The only reason that Obama’s failings as an administrator haven’t decimated the domestic agenda of his Presidency is that he knows his policy goals bottom to top, they’re modest enough, and he pursues them relentlessly, opposition be damned. He simply refuses to lose. That’s a good thing; but capable administration of his policy in action would be even better.  Conversely, the numerous triumphs of Obama’s foreign policy, an arena in which administration defers to manoeuver and decision, Here, Obama has had no equal since Reagan ; no Democratic equal since Truman.

2016 should be a Governor’s time for another reason : the office is chosen by all the people of a state and, in the hands of the most responsible governors, unites people rather than divides them. Cases on point : Andrew Cuomo (NY), Jeb Bush (FL) , Chris Christie (NJ), and Martin O”Malley (MD). In this time of radicalization, that has cleaved the GOP, paralyzing it, even rendering it a danger to the nation, and that threatens now to set Democrats at each other’s throats, the last thing we need is an inflamer of passions, a Senator Microphone, an advocate in a hurry.

Of course even a great governor can’t be an effective president without a responsible political party to lead, or tame. Mitt Romney had administrative ability to spare; but the party he led in 2012 had rendered him unthinkable, to a majority, by its virulence and its contempt for all but the successful, viewpoints that he unfortunately seemed to share.

To sum up : 2016 should be a Governor’s time. Let’s elect Andrew Cuomo, Chris Christie, Jeb Bush or Martin O’Malley — and leave Elizabeth Warren in the Senate, to advocate, advocate, advocate all she needs to, a Charles Sumner but no, NOT a president.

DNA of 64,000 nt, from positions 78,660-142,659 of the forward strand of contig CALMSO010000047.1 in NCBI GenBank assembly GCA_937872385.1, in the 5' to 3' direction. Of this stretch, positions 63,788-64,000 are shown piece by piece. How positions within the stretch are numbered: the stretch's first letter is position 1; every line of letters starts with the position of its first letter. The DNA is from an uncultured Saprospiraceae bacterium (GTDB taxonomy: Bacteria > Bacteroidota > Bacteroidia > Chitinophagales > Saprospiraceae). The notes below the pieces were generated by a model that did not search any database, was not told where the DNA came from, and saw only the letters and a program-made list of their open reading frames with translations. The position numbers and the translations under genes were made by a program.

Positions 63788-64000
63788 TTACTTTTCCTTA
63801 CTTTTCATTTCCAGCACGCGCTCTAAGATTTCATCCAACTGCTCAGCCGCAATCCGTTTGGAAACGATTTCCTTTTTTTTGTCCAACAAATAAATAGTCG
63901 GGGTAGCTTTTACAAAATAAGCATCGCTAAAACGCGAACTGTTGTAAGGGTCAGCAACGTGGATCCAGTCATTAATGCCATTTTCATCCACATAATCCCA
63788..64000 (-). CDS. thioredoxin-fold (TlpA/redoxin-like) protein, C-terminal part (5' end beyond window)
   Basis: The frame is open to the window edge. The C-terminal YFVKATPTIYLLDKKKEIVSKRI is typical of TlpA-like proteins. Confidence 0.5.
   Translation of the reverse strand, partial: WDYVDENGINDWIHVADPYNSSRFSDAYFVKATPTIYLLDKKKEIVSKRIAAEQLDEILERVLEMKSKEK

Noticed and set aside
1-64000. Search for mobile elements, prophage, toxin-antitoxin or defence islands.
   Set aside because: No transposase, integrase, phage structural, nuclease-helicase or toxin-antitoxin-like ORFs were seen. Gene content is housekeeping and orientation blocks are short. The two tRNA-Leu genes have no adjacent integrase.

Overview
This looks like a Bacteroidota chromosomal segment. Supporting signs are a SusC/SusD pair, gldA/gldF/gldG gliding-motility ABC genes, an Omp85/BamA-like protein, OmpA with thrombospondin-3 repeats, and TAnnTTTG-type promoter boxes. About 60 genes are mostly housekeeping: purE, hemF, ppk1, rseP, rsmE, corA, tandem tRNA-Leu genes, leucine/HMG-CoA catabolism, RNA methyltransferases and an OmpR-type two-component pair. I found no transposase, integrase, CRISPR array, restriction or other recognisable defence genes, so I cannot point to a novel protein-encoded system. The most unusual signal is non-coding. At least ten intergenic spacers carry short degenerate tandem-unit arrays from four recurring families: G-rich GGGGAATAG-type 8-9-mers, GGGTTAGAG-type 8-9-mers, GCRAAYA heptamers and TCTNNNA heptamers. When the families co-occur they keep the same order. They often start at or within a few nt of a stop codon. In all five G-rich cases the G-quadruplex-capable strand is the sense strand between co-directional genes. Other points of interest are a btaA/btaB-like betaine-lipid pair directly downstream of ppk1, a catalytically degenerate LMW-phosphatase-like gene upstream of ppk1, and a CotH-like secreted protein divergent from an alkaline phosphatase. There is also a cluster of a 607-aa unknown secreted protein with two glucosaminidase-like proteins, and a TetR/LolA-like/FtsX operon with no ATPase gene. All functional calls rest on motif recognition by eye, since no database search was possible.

—- Michael Freedberg / Here and Sphere

PROFILING THE BOSTON CITY COUNCIL CANDIDATES : CATHERINE O’NEILL

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^ Catherine O’Neill, of the Lower Mills O’Neills, conversing with a roomfull of Seniors at Foley House, South Boston

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There’s something of a Dorchester revival afoot in the City of Boston, an irish-name revival too. Here, in a city decreasingly peopled by those of Irish-name, we see on the Council at-Large ballot a Mike Flaherty; a Stephen J. Murphy; a Jack Kelly, Marty Keough, Chris Conroy, and — by no means the least — the subject of today’s profile, Catherine M. O’Neill, of the large and well, well-known O’Neills of Lower Mills.